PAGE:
Understanding Health Risks and Promoting Resilience in Male Youth with Sexual Violence Experience

In 2015, SARAVYC will join a team of researchers seeking to increase health knowledge about and improve services for male youth who have experienced sexual violence.The CIHR funded grant, led by Principal Investigator Christine Wekerle of McMaster University, will target Aboriginal youth health (mental health resilience) as well as the engagement of youths’ in violence prevention. The research will also target health risk behaviors, mediators of impairment, and resilience for health promotion.

The objectives are:

  1. to describe the mental and physical health impairment and resilience factors in males who have experienced sexual violence compared across a broad range of contexts
  2. to point towards promising intervention targets and service delivery contexts by documenting the mediators and moderators of the secxual violence impairment and sexual violence resilience relationship,
  3. to build and modify interventions addressing the complex trauma response within various service-providing contexts
  4. to strategically engage in knowledge translation to maximize reach and potential impact

Our goal is to form a network of researcher-community partnerships that demonstrate sustained investment in health and are prepared to address this hidden health problem. We want to forge an integrated knowledge transmission-research agenda over the next five years by bringing together 13 co-investigators working on nine multi-level projects

SARAVYC’s Focus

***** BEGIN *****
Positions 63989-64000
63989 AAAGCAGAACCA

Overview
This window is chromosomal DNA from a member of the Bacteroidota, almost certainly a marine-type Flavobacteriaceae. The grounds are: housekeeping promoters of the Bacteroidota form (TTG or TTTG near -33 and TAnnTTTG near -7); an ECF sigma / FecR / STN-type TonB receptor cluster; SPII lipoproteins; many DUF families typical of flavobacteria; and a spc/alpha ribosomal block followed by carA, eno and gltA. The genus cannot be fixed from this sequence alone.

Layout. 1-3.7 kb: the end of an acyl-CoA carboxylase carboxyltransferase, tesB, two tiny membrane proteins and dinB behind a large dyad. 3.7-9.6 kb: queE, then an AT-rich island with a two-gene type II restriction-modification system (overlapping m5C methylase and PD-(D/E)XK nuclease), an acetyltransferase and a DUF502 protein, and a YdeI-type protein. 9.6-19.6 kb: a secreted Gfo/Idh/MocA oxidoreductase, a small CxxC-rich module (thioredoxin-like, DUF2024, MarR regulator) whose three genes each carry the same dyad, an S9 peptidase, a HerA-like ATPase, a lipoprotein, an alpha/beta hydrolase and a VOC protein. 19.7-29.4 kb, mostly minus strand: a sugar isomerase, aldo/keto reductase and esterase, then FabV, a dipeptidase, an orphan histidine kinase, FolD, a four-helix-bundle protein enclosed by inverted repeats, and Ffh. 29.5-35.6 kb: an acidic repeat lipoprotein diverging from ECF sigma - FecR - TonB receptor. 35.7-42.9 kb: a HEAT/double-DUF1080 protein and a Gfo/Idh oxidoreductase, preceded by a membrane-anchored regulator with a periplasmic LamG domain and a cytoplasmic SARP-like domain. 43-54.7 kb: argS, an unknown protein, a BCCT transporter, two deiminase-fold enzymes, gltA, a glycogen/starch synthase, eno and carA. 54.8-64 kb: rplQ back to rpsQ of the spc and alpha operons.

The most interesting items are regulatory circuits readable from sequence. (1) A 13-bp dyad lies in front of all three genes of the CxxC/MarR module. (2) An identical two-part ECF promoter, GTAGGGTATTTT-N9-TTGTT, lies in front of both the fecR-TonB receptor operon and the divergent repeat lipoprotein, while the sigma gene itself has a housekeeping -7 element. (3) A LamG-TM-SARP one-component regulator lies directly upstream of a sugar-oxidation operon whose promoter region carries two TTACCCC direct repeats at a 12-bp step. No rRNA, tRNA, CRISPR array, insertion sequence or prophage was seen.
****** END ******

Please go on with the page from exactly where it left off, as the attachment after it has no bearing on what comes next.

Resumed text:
Lead by Dr. Elizabeth Saewyc SARAVYC will answer the following questions:

  1. What are the contexts, exploitation experiences, and related health challenges of sexually exploited homeless and street-involved boys, and do they differ from those of sexually exploited homeless and street-involved girls?
  2. What resilience factors are linked to lower odds of health problems among sexually exploited runaway and street-involved boys? What resilience factors are linked to lower odds of health problems among boys who are in school?
  3. How might we need to adapt an existing effective intervention among sexually exploited girls for it to be feasible and effective for sexually exploited boys to promote resilience and health risks?

In partnership with the McCreary Centre Society, Dr. Saewyc and SARAVYC will be conducting an 12-city survey of street-involved and homeless youth age 12-19, using the same participatory methods from 2006 and 2000.

During year 1, SARAVYC will be able to compare boys exploitation contexts with those of similarly street-involved girls, including age of first exploitation, housing, transience levels, and the timing of potential preceding exposures, such as first substance use, running away or being kicked out, as well as patterns of health risks and trauma responses. We will examine whether the contexts and prevalence of sexual exploitation have changed over time in BC for boys or girls, as well as changing patterns of accessing services among youth This information will support guidance to health and social services for boys and young men who have experienced exploitation, and inform intervention and policy.

We will also draw on two large-scale population surveys of school-based youth in BC and Minnesota, both of which ask boys (and girls) about childhood sexual asult, running away, health problems, and resilience factors. Although these surveys do not ask about sexual exploitation as a specific form of sexual abuse, we will be able to also test patterns of risk and resilience among boys, particularly those who are also runaways.

We will use multivariate modelling, primarily logistic regression and probability profiling, to identify how combinations of risk and protective factors influence the probability of health problems, such as suicide or self-harm, problem substance use and risky sexual behaviours. We will examine health and risks for sub-groups of boys, such as gay and bisexual boys, who are at higher risk for sexual abuse than heterosexual peers. These patterns will be used to identify promising avenues for interventions.

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